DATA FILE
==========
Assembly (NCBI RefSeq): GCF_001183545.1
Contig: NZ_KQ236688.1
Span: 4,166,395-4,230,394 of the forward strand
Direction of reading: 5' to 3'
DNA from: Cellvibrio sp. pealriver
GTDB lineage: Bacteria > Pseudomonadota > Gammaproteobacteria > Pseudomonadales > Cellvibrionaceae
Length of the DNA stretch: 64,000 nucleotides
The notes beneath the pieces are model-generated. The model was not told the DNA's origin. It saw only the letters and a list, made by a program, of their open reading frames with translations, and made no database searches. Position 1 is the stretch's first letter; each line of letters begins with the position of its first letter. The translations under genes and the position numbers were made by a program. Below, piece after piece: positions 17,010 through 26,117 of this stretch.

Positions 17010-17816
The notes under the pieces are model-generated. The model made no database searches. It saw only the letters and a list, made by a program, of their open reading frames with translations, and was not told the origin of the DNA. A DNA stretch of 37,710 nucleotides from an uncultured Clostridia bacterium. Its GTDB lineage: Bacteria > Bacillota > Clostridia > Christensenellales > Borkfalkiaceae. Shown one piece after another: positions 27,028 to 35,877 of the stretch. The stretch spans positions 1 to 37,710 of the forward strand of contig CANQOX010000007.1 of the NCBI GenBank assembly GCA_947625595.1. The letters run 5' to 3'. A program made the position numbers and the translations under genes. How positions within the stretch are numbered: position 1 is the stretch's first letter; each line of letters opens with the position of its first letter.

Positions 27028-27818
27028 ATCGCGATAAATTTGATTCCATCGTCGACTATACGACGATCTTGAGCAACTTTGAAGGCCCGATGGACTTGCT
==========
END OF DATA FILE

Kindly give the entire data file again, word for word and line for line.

Assembly (NCBI RefSeq): GCF_001183545.1
Contig: NZ_KQ236688.1
Span: 4,166,395-4,230,394 of the forward strand
Direction of reading: 5' to 3'
DNA from: Cellvibrio sp. pealriver
GTDB lineage: Bacteria > Pseudomonadota > Gammaproteobacteria > Pseudomonadales > Cellvibrionaceae
Length of the DNA stretch: 64,000 nucleotides
The notes beneath the pieces are model-generated. The model was not told the DNA's origin. It saw only the letters and a list, made by a program, of their open reading frames with translations, and made no database searches. Position 1 is the stretch's first letter; each line of letters begins with the position of its first letter. The translations under genes and the position numbers were made by a program. Below, piece after piece: positions 17,010 through 26,117 of this stretch.

Positions 17010-17816
The notes under the pieces are model-generated. The model made no database searches. It saw only the letters and a list, made by a program, of their open reading frames with translations, and was not told the origin of the DNA. A DNA stretch of 37,710 nucleotides from an uncultured Clostridia bacterium. Its GTDB lineage: Bacteria > Bacillota > Clostridia > Christensenellales > Borkfalkiaceae. Shown one piece after another: positions 27,028 to 35,877 of the stretch. The stretch spans positions 1 to 37,710 of the forward strand of contig CANQOX010000007.1 of the NCBI GenBank assembly GCA_947625595.1. The letters run 5' to 3'. A program made the position numbers and the translations under genes. How positions within the stretch are numbered: position 1 is the stretch's first letter; each line of letters opens with the position of its first letter.

Positions 27028-27818
27028 ATCGCGATAAATTTGATTCCATCGTCGACTATACGACGATCTTGAGCAACTTTGAAGGCCCGATGGACTTGCT